For a large number of us who are uninitiated in the workings of the stock market or Wall Street, the frenzy of recent news related to the GameStop stock trades has been stupefying to say the least.
Movies like The Big Short and The Wolf of Wall Street have offered diverting peeks into the world of the stock market for a number of us who have no reason or inclination to understand the world of hedge funds, short selling, or day trading.
Here are a few books/ebooks that may help you glean some understanding of the working of these financial systems; others offer compelling accounts of some major crises that have shaken the financial world.
The big short : inside the doomsday machine by Michael Lewis
Lewis provides a fascinating account of a small group of investors who anticipated the financial collapse of 2008 , bet against the market by selling short, and realized enormous gains in doing so. He explains the complex world of collateralized debt obligations (CDOs), credit default swaps, and other financial instruments. He chronicles the unfolding subprime mortgage crisis and how, when the real estate bubble burst, the value of CDOs collapsed and the short sellers profited. Throughout, Lewis integrates the stories of the iconoclastic individuals who made fortunes by shorting mortgage CDOs and purchasing swaps.
This tour de force of groundbreaking reporting and brilliant storytelling, traces the rise and fall of stock trader Steven Cohen and his hedge fund, SAC Capital, as well as the FBI and SEC investigations that led to several convictions for insider trading (though not of Cohen himself). Kolhatkar describes the nuts and bolts of hedge funds in a way accessible to the non-insider. She pulls back the curtain on the cheating, corruption, and skulduggery that underlie large swaths of the hedge fund industry and some of Wall Street’s most fabled fortunes.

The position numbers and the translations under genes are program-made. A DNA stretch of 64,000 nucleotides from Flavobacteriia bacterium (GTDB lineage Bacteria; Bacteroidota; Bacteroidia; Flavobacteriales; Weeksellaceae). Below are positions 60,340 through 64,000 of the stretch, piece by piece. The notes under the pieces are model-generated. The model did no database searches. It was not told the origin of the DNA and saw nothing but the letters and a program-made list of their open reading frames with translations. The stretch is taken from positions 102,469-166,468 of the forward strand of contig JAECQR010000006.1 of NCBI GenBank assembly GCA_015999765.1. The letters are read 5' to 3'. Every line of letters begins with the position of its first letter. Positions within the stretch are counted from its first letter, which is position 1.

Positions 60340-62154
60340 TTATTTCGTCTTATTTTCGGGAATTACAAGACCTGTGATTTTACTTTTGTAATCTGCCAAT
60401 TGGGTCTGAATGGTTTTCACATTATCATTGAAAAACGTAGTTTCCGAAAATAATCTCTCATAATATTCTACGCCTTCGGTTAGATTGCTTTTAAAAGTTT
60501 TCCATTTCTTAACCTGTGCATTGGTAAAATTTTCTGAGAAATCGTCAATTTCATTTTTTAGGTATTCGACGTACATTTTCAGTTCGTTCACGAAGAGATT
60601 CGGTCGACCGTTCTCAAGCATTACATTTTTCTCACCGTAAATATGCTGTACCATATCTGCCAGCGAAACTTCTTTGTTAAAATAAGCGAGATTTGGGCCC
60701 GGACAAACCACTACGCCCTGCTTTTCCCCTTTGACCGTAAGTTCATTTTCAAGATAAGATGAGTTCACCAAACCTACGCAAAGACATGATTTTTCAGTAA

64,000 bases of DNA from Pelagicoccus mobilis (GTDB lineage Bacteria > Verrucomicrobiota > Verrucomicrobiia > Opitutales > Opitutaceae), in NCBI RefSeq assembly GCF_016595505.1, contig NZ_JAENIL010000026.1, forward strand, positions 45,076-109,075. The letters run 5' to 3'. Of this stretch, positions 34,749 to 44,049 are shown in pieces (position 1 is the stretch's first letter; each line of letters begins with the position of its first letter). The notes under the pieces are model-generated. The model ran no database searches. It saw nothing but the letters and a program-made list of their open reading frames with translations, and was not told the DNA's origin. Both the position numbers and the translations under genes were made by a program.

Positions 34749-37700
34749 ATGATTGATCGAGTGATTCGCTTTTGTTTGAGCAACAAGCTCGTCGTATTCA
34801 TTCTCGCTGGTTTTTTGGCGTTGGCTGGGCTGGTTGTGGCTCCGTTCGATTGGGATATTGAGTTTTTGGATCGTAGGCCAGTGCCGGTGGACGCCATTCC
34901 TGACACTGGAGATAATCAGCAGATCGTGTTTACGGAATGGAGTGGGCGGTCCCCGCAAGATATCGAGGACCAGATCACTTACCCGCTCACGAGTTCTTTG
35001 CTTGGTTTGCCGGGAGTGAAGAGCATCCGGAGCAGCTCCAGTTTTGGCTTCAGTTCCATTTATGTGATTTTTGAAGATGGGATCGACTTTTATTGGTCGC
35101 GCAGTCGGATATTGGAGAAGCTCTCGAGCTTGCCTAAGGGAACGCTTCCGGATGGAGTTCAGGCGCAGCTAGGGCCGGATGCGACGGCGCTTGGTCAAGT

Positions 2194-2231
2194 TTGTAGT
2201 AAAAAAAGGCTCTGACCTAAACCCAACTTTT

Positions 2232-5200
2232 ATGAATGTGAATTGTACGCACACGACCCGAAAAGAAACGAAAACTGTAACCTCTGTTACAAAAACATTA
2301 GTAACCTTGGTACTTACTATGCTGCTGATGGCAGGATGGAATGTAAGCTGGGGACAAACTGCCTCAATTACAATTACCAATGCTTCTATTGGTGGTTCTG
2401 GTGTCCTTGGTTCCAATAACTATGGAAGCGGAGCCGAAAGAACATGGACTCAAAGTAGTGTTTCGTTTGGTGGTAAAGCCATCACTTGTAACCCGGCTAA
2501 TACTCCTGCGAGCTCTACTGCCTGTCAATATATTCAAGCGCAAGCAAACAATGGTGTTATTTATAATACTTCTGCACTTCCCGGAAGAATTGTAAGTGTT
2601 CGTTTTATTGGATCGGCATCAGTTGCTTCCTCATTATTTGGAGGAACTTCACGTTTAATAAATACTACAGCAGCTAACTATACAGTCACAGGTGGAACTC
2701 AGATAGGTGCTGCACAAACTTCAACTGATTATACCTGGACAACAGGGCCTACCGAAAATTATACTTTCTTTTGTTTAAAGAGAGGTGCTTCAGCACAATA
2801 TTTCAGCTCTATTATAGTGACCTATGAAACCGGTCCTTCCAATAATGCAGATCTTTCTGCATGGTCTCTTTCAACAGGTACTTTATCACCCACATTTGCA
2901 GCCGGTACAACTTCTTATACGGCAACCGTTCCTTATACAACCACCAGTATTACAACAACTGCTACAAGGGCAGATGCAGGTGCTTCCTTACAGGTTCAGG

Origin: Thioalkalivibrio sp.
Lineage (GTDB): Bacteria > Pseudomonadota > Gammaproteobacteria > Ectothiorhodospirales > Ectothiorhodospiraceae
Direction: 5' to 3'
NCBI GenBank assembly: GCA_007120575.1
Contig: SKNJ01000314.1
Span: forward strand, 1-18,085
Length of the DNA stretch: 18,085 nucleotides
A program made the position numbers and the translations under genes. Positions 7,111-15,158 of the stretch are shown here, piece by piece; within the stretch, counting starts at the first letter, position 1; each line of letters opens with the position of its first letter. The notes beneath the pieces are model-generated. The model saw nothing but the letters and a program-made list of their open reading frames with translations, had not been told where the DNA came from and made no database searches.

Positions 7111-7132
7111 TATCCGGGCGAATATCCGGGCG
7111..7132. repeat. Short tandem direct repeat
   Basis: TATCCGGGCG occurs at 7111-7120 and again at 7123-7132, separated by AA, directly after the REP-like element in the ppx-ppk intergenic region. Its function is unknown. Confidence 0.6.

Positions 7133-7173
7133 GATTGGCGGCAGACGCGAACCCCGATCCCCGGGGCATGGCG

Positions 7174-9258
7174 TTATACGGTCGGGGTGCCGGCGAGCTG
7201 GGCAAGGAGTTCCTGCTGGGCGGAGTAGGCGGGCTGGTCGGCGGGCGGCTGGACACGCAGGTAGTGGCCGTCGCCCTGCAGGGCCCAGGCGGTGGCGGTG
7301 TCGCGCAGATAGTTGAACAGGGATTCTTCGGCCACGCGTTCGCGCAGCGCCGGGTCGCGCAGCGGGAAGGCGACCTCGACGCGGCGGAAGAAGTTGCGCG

Flash boys : a Wall Street revolt by Michael Lewis
This book is about a small group of Wall Street guys who figure out that the U.S. stock market has been rigged for the benefit of insiders and that, post-financial crisis, the markets have become not more free but less, and more controlled by the big Wall Street banks. Working at different firms, they come to this realization separately; but after they discover one another, they band together and set out to reform the financial markets. This they do by creating an exchange in which high-frequency trading, source of the most intractable problems, will have no advantage whatsoever. The author shines a light into the darkest corners of the financial world, where anyone in contact with the market, even a retirement account, is part of the story.
The riveting story of a trading prodigy who amassed $70 million from his childhood bedroom–until the US government accused him of helping trigger an unprecedented market collapse. A real-life financial thriller uncovering the remarkable, behind-the-scenes narrative of a mystifying market crash in May 2010 , a globe-spanning investigation into international fraud, and the man at the center of them both. Depending on whom you ask, Sarao was a scourge, a symbol of a financial system run horribly amok, or a folk hero who took on the tyranny of Wall Street and the high-frequency traders.